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With a proposed November ballot initiative originating in Orange County to reestablish redevelopment agencies gaining steam, it is important to consider the widespread political failures and mismanagement that led to the death of the original “RDA’s.” Here in Irvine that means turning attention once again to the mismanagement and ineptness of the politicians controlling the establishment of the Great Park. The original elimination of RDA’s in 2011 cost the Great Park an estimated $2.2 billion in funding, contributing to the decision to actually build a much smaller park for the time being.
Let’s review the facts. Why did RDA’s go the way of the dinosaur several years ago? The answer, largely, was mismanagement, political ineffectiveness, and in some cases downright fraud. RDA’s were created with the purpose of financing revitalization of blighted neighborhoods. However, some California cities enlarged the scope of this definition to include things such as multi-million dollar homes and golf resorts. Additionally, according to State Controller John Chiang, “Redevelopment agencies had widespread accounting and reporting deficiencies, questionable payroll practices, substandard audits, faulty loans, and inappropriate use of affordable housing funds.” If this sounds familiar, you may be thinking of the recent Great Park audit, which outlined a comedy of errors that led to lots of money changing hands but very little construction actually occurring.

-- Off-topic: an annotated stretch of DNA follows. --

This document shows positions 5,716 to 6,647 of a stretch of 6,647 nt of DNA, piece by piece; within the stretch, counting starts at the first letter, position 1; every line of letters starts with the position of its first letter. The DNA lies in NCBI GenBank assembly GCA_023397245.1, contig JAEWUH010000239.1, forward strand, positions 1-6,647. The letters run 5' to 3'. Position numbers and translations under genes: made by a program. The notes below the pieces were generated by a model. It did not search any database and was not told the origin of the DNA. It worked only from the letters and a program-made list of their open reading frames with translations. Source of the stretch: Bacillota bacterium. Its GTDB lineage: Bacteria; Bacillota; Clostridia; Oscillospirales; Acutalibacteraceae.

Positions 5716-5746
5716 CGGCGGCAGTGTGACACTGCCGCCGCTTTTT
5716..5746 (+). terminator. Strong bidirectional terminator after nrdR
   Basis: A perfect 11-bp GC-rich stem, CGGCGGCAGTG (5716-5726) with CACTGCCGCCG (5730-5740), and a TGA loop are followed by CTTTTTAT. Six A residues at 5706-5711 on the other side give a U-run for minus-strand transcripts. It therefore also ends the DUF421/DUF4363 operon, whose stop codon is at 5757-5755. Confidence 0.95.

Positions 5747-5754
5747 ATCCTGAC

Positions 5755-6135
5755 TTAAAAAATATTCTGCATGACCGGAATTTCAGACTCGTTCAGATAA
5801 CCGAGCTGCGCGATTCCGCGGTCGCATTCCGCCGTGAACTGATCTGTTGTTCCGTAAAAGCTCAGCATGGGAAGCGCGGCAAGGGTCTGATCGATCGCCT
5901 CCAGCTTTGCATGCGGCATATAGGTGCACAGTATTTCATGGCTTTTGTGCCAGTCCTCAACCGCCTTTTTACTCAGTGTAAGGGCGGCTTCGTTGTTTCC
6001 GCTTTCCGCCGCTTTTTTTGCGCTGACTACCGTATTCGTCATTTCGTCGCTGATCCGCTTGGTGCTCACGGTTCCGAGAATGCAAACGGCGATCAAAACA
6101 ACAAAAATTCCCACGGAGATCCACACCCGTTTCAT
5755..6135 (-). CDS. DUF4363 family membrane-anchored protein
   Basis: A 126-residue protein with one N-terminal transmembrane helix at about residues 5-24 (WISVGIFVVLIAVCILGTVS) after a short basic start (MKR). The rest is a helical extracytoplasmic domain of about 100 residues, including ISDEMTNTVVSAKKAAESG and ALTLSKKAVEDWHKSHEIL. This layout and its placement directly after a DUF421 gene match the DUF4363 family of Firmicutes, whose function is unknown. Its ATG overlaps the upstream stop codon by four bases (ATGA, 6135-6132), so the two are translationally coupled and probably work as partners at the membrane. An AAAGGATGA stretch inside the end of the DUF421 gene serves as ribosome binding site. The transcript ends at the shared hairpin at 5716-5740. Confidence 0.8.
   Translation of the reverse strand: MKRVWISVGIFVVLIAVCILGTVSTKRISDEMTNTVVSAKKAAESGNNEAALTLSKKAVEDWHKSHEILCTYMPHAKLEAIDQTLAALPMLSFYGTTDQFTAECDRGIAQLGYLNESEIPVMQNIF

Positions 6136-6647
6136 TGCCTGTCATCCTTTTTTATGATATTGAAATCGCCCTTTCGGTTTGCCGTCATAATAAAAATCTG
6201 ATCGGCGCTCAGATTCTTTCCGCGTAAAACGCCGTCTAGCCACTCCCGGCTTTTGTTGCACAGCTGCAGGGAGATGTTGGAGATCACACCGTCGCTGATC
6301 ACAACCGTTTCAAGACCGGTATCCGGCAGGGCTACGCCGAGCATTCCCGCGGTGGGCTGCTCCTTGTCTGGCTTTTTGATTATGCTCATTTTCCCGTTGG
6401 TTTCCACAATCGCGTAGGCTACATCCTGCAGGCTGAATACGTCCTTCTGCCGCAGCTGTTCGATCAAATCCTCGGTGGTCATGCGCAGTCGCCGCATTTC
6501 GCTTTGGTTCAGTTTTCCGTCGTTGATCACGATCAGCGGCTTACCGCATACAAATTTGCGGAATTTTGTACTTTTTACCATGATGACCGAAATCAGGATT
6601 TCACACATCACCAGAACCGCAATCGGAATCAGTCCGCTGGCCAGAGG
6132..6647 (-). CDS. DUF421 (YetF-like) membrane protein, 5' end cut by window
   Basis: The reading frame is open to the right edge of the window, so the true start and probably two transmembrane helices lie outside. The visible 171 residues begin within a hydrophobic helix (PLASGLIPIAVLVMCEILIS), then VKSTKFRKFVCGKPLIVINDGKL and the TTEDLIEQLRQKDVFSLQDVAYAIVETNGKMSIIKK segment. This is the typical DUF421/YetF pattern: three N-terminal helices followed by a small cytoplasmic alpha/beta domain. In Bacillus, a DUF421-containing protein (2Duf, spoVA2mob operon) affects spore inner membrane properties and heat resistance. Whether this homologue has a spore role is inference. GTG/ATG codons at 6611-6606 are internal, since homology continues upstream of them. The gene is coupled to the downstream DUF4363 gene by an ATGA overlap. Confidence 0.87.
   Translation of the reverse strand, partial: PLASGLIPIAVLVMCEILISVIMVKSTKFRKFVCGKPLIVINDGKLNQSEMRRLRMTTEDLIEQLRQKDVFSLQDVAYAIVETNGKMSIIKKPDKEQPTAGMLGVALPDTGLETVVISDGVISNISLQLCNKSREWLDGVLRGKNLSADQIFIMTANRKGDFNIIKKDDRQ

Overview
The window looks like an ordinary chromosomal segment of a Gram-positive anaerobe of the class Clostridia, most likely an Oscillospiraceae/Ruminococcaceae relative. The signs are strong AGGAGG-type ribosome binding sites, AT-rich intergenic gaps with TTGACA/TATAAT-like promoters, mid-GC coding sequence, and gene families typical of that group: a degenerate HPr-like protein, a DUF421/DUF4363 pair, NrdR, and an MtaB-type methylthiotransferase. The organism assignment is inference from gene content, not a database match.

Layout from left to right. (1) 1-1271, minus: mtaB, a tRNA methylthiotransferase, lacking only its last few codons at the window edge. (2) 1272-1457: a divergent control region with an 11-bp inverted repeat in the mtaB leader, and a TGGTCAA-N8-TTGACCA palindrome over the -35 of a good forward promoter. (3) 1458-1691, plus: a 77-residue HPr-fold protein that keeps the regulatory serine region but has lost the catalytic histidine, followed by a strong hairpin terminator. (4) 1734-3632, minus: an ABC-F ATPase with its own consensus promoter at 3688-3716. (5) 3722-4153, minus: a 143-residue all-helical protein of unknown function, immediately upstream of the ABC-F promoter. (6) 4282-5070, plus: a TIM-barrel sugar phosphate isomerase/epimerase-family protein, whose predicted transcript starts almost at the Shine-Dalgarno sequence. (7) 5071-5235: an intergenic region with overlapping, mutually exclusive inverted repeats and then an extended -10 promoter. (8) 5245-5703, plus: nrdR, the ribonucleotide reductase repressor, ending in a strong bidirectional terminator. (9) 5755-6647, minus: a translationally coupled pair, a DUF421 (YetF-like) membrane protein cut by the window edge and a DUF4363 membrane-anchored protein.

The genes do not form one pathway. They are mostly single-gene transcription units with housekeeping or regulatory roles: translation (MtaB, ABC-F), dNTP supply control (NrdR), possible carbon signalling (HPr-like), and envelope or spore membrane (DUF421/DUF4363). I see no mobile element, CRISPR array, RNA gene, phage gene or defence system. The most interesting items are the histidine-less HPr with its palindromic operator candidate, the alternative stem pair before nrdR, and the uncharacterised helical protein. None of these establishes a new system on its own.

As the OC Register recently reported, Irvine’s original financing deal for the Great Park consisted of a $134 million loan between Irvine, its redevelopment agency, and the Great Park Corporation, all essentially components of the city of Irvine. An Orange County grand jury determined back in 2010 that Irvine would likely never see the return of its money due to this deal, yet the powers that be ignored that fact. Now the city of Irvine is facing financial heat from Chiang who is seeking the return of $71.3 million in assets—including 35 acres of land—that were transferred from its RDA after the January 1, 2011, deadline to do so. Just when we thought the multitude of bad decisions outlined in the Great Park audit could not possibly get any worse, it became a lot worse.
This $71.3 million dollar incident would understandably deal a major financial blow to Irvine, yet it could have all been avoided if this transfer was conducted before the January 1 deadline. Instead, it was done a few days prior to the date the bill eliminating RDA’s became law, which certainly does not appear fishy at all. *snark*
When asked about this mess, Mr. Agran decided to reflect instead upon the “big picture,” that Irvine owns most of the Great Park land outright and the park itself has a large net worth. This is expected, as the so-called big picture makes it harder to see all the small, little pictures of mismanagement and ineptitude that have placed Irvine and this Council in this situation to start with.
This new situation reinforces what more and more residents of Irvine are coming to realize: change is needed. The current political establishment has mismanaged the crown jewel of Orange County, focused instead on providing what Governor Brown has called “corporate welfare” to their cronies and lining the city’s general funds. The result is a Great Park less than one-fifth the original planned size and now a $71 million loss for the city. Change is needed, and change is coming.
It’s time for the voters to move on. WE have an opportunity to change the tone of the City to transition from ineffective public policy to effectual, trustworthy relevant decision making about public policy and civic issues that will raise voters awareness.